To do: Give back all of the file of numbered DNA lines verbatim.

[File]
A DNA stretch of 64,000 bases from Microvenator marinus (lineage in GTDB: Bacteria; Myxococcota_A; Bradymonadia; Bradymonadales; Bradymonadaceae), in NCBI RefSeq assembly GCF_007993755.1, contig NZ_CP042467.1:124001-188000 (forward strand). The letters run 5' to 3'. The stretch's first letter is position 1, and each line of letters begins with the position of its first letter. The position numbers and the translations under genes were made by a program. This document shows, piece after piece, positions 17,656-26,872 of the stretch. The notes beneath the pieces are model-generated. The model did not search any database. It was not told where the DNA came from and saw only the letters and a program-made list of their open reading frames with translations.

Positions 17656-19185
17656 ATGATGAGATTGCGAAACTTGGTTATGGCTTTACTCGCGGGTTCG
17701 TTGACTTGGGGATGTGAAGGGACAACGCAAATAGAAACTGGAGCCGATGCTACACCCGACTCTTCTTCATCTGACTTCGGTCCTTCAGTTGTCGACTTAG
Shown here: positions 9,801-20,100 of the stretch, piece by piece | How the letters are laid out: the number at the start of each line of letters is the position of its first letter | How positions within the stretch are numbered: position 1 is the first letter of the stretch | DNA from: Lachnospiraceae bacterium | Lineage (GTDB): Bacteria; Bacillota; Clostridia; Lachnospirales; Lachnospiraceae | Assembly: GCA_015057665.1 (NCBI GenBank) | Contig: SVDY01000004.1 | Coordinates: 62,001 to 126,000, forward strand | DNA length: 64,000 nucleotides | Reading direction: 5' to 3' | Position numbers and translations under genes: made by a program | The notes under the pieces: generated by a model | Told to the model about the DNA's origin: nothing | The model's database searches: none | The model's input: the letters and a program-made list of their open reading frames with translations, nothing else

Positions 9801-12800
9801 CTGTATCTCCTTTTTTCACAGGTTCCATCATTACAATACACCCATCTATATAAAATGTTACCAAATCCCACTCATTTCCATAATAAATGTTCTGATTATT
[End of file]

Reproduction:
A DNA stretch of 64,000 bases from Microvenator marinus (lineage in GTDB: Bacteria; Myxococcota_A; Bradymonadia; Bradymonadales; Bradymonadaceae), in NCBI RefSeq assembly GCF_007993755.1, contig NZ_CP042467.1:124001-188000 (forward strand). The letters run 5' to 3'. The stretch's first letter is position 1, and each line of letters begins with the position of its first letter. The position numbers and the translations under genes were made by a program. This document shows, piece after piece, positions 17,656-26,872 of the stretch. The notes beneath the pieces are model-generated. The model did not search any database. It was not told where the DNA came from and saw only the letters and a program-made list of their open reading frames with translations.

Positions 17656-19185
17656 ATGATGAGATTGCGAAACTTGGTTATGGCTTTACTCGCGGGTTCG
17701 TTGACTTGGGGATGTGAAGGGACAACGCAAATAGAAACTGGAGCCGATGCTACACCCGACTCTTCTTCATCTGACTTCGGTCCTTCAGTTGTCGACTTAG
Shown here: positions 9,801-20,100 of the stretch, piece by piece | How the letters are laid out: the number at the start of each line of letters is the position of its first letter | How positions within the stretch are numbered: position 1 is the first letter of the stretch | DNA from: Lachnospiraceae bacterium | Lineage (GTDB): Bacteria; Bacillota; Clostridia; Lachnospirales; Lachnospiraceae | Assembly: GCA_015057665.1 (NCBI GenBank) | Contig: SVDY01000004.1 | Coordinates: 62,001 to 126,000, forward strand | DNA length: 64,000 nucleotides | Reading direction: 5' to 3' | Position numbers and translations under genes: made by a program | The notes under the pieces: generated by a model | Told to the model about the DNA's origin: nothing | The model's database searches: none | The model's input: the letters and a program-made list of their open reading frames with translations, nothing else

Positions 9801-12800
9801 CTGTATCTCCTTTTTTCACAGGTTCCATCATTACAATACACCCATCTATATAAAATGTTACCAAATCCCACTCATTTCCATAATAAATGTTCTGATTATT